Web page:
Kepler's primary mission of precision transit photometry requires differential photometric
ability only. Absolute photometric calibration is not essential to the success of the exoplanet mission.
A community-led program is underway to flux calibrate the Kepler instrument in-flight for the GO program.
Although caveats are created by the broad 4,300 − 9,000 Å
spectral response of the Kepler instrument, zeropoint calibrations for standard photometric systems will
appear as updates on this page over time.
Each Kepler target has a pre-set observing aperture
uploaded to the spacecraft. These apertures are defined in terms of the number of pixels and shape of the
array. The brigter a source, the larger the aperture needed to collect the photons for an optimal detection
of that source. Aperture size is primarily defined by the source's Kepler magnitude (Kp), a
measure of the source intensity as observed through the wide Kepler
- The Kepler Science Team conducted an extensive observing program prior to launch in order
to classify stars in the FOV. The fundamental goal was to develope a list of FGKM dwarf stars as the primary
source list for exoplanet detection. Objects were observed in the SDSS griz bands. This photometry,
along with 2MASS data form the basis of the
Kepler Input Catalog.
- No observations were obtained
from the ground using a pseudo-Kepler band filter. The Project constructed a set of stellar spectral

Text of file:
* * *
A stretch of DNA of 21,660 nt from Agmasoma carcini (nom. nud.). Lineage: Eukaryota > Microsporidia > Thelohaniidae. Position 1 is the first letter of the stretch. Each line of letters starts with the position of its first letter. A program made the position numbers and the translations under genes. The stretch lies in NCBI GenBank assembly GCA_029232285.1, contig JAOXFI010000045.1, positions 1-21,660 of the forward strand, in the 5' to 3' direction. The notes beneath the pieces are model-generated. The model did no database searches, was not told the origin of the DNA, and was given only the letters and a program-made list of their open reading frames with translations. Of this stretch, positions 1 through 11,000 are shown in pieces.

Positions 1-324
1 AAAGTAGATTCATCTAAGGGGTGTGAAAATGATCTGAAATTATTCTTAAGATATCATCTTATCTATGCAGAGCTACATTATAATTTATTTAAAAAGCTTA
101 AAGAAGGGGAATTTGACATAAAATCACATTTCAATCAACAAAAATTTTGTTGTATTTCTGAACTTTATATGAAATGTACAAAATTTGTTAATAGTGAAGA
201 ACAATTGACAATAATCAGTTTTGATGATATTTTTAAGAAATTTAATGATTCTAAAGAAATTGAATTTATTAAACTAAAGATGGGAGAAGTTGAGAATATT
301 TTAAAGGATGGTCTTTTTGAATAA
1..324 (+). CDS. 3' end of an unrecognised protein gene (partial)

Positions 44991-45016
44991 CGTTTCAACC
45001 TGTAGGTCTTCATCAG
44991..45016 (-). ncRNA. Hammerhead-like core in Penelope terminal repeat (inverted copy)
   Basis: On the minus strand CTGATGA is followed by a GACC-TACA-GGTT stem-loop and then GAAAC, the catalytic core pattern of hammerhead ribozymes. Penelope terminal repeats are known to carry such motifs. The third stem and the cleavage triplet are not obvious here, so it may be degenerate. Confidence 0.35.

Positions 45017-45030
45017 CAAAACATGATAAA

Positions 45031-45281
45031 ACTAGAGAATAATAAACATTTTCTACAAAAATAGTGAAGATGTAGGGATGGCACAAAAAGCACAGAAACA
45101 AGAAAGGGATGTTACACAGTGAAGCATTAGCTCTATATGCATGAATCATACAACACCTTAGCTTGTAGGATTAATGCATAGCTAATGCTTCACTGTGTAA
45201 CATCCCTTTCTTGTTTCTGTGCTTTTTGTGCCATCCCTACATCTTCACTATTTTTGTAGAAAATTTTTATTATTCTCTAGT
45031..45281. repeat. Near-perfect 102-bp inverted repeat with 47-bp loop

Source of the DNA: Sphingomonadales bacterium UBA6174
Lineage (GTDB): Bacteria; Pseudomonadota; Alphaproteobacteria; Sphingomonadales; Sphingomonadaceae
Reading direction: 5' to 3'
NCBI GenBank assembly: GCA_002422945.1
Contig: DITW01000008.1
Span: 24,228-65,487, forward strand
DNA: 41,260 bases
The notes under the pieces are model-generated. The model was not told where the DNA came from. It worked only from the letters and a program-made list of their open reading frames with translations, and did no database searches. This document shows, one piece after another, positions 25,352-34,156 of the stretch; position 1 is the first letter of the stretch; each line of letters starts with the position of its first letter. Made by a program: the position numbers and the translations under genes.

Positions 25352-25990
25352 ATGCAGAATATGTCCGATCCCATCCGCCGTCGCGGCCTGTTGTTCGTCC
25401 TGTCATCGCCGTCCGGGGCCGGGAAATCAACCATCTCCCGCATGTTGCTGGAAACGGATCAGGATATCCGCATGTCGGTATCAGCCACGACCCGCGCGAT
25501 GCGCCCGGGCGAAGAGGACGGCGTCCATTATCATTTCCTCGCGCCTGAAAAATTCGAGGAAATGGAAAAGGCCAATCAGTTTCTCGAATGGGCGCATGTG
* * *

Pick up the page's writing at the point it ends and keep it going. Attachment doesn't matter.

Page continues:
synthesis models covering a range of effective temperature, gravity and mean abundance, and derived
g,r,i,Kp magnitudes by convolving the filter response functions with the models. Using correlations
between these values, Kepler magnitudes are estimated from the observed SDSS magnitudes using empirical
- Most proposers will adopt the Kp values directly from the KIC. Exceptions are strongly variable stars,
in which a magnitude range should be provided as described on the
Target Checks page, and sources lacking a Kepler
magnitude. For the latter, an approximate esimate of Kp can be derived using the following
exxpression, which is based on the empirical relations used by the Kepler Stellar Classifiction
If only B,V magnitudes are available, the user can convert B,V into SDSS g,r using
the transformation derived by Smith etal (ApJ 123, 2121, 2002, Table 7). The expression below uses this
transformation equation. If SDSS g,r values are available, just use the conditional statements
in line 3 and 4 below.